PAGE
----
Since the previous year we can read that “new record levels” of radiation have been reached, but when the context is missing and the details are scarce, we don’t have a good impression of how severe the situation is. It is probably a good idea to find different sources of information and the common theme among them. Although measurements are made often, there are different measurement devices, different places in the Fukushima perimeter where they are located, and different variables that they track, which may change over time. Additionally, these devices may not generate accurate data as there may be some “amplifiers” in the environment. All this makes previous measurements obsolete and the attempts to analyze the data less accurate.

After the earthquake and the tsunami in March 2011 have hit the nuclear plant, and the subsequent accident led to the evacuation of over 160000 people, the Japanese government has remained quiet about the situation there, claiming that everything is under control. It is said that “downplaying” the incident is in its best interest, especially when it knew of the radiation, but didn’t share this with the public. Withholding information alone should be enough to raise the red light in our mind.

The melting of three reactors (out of six) could have been postponed if the engineers working at the plant had access to 12V batteries. But the earthquake damaged the infrastructure, so their delivery became impossible. At the same time, the operator of the plant was getting too many requests for resources that they couldn’t meet and the batteries didn’t seem to be of highest priority. Without them, the engineers couldn’t stop the melting of the reactors.

Some measures to prevent dangerous effects, like an explosion of a reactor due to overheating, can actually make the subsequent situation harder to manage. If we consider that water has been poured from the sky to cool down reactors, which effectively contaminates it before it penetrates the ground, then it becomes clear that it should be dealt with the consequences of this too. We shouldn’t wonder when we hear that it was leaked into the ocean.

Radiation levels in the Fukushima perimeter can vary quite a lot (as reported by Greenpeace), sometimes without any plausible reason. In one case, they found high radiation levels near a parking and in another in a pile of sand. This means that there may be local factors that contribute to the accumulation of radiation in certain places. Even if someone thinks that there is no radiation, this may not be necessarily so. Most measurement devices are positioned only in a certain perimeter around Fukushima, so there is no way to know what radiation levels exist outside of it. There are attempts to install more devices and expand the zone of measurement. But there is no way to know the radiation levels outside of it.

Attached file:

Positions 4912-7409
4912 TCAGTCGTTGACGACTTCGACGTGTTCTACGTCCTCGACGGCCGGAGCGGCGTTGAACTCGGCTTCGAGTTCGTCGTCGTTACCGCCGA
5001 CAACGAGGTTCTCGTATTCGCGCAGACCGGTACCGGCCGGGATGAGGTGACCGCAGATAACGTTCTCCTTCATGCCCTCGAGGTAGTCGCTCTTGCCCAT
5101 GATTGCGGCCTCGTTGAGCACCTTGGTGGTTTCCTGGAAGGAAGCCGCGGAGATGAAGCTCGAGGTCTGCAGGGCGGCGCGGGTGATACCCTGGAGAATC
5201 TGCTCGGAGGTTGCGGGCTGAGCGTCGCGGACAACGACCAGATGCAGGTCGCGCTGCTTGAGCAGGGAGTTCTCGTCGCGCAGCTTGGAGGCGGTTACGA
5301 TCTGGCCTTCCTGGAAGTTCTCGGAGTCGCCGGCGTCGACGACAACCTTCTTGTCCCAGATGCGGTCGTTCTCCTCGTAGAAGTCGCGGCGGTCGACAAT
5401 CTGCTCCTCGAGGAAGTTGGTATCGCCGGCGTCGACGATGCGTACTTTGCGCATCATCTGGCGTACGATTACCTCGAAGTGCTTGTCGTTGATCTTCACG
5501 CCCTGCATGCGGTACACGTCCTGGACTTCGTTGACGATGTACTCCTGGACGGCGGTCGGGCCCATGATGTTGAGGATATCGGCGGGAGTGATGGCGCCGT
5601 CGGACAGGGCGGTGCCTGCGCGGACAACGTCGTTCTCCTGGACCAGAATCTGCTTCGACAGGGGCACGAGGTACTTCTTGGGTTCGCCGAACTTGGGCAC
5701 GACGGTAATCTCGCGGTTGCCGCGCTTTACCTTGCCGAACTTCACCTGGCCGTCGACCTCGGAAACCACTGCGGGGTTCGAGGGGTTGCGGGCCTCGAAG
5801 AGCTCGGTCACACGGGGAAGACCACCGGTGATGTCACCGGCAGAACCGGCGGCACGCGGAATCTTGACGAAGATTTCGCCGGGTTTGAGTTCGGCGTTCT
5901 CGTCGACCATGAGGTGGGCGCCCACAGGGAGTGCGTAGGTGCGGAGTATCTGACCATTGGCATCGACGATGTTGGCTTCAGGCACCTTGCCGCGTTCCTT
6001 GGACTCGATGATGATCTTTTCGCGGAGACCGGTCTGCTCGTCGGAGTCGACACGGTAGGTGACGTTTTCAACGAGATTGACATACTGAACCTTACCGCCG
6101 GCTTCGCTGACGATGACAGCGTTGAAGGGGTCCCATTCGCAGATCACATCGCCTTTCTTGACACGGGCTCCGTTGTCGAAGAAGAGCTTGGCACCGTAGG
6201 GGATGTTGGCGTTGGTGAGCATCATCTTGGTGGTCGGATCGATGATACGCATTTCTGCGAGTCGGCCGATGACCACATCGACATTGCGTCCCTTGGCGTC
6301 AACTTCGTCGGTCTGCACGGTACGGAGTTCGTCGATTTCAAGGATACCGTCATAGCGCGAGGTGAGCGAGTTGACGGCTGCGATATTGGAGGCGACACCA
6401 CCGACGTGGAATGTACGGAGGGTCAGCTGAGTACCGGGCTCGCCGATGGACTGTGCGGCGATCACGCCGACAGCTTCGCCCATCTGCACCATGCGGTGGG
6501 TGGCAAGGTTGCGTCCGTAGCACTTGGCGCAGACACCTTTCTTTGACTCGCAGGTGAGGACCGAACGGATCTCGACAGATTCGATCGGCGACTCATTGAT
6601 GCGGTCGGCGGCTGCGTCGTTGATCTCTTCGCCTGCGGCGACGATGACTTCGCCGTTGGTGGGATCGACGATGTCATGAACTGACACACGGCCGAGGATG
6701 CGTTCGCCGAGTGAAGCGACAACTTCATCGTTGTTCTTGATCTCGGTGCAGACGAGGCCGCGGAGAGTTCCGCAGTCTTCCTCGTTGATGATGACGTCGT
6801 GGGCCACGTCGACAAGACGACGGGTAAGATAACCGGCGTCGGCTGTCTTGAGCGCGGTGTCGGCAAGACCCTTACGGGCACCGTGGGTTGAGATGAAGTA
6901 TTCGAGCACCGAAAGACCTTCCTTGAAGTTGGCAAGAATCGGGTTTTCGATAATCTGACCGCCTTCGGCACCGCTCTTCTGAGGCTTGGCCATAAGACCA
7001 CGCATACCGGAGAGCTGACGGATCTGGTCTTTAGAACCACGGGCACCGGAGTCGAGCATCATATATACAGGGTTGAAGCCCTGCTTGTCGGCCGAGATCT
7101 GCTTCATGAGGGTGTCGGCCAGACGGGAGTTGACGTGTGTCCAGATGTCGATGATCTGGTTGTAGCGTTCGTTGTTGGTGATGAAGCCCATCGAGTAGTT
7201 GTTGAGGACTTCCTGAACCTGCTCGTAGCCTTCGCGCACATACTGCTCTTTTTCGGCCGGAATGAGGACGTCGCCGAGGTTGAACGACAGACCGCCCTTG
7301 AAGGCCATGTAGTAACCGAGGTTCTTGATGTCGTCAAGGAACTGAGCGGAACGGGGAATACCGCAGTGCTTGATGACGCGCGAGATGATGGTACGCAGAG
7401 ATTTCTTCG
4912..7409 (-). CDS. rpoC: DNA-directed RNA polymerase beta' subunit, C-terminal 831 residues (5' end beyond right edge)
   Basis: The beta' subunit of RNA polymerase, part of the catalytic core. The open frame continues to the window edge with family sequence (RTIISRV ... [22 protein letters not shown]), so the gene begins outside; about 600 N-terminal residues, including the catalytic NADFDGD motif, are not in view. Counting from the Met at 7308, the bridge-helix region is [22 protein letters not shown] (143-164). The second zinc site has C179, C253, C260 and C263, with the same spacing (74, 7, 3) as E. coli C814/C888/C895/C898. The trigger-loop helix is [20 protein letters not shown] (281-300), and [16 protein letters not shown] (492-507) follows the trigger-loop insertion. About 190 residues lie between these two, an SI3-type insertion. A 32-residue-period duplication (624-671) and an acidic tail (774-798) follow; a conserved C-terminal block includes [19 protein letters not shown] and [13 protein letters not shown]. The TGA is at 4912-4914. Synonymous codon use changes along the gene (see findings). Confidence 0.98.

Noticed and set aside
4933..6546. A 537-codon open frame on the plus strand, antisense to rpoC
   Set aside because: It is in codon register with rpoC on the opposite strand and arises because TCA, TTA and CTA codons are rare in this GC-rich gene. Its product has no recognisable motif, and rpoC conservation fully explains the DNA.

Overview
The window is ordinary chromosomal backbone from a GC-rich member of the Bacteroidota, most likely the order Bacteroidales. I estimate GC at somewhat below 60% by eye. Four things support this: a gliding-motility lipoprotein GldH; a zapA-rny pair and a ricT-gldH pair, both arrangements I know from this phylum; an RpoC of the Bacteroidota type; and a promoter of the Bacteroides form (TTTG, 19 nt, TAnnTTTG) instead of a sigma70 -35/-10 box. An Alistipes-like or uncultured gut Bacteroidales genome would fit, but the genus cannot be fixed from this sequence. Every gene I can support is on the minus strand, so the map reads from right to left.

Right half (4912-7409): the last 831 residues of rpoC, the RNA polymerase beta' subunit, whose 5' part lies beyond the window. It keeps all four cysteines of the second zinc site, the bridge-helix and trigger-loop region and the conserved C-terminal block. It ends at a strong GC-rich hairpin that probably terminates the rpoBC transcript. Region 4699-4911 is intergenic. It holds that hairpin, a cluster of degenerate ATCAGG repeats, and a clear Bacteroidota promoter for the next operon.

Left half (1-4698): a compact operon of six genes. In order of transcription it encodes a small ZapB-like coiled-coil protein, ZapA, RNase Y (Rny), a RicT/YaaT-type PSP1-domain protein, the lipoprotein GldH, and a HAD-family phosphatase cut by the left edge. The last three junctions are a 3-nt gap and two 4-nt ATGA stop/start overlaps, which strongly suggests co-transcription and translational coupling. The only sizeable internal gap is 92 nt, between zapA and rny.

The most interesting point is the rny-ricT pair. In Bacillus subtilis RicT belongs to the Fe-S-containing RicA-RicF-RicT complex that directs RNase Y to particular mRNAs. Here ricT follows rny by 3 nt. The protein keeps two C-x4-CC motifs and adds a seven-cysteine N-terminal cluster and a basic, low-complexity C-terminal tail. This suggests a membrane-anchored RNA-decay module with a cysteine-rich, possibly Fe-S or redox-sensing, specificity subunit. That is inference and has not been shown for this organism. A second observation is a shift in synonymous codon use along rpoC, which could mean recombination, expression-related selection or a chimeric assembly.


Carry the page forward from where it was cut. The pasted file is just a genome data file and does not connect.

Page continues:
The hot melting reactors may burn into the ground and when they reach ground water, the workers there get exposed to radioactive steam. Even when the reactor doesn’t reach the level of the ground water, the last still moves towards the ocean and meets on its way radioactive isotopes from the reactors, which contaminate it. To prevent that this contaminated water reaches the ocean, the decision has been made to pump it off the ground and store it in big water tanks near the facility. The problem is that there are now hundreds of these tanks, which take much more space than the reactors themselves. They have been hastily built and are said to last around five years. To save space, they are positioned close to each other, and a potential leak or explosion in any of them may unlock a chain reaction in others, leading to sudden extreme spikes in radiation levels. (In one case, it was said that radiation levels increased 6500 times only in an hour.) We often hear how new leaks have been found. A proposal to store the contaminated water in nearby tankers and bring it “somewhere else” has been rejected by the government. As many water tanks are already full, merely having much rain on site may cause some tanks to overflow. In one such case, water has been pumped out of the tanks (where?) and some of it may have been dumped into the ocean to prevent something worse from happening. How the radiation levels have spread historically through the ocean can be seen in a video. But the effects on the ocean’s flora and fauna will be irreversible. Due to high levels of tritium and other contaminants in the ocean, sardine population has started to disappear and contaminated tuna has been found. We can only expect this trend to continue, which is why some countries have started to ban fish imports from the troubled region. Farmers are worried that their production is becoming radioactive and that it is no longer moral to sell it to customers just to make a profit. I have read (but can’t prove it or explain why this is the case) that leafy vegetables can absorb pollution from the environment, so it may make sense to also measure their radiation levels over time if we view nature as a more precise indicator (than our instrumentation) of what’s truly happening.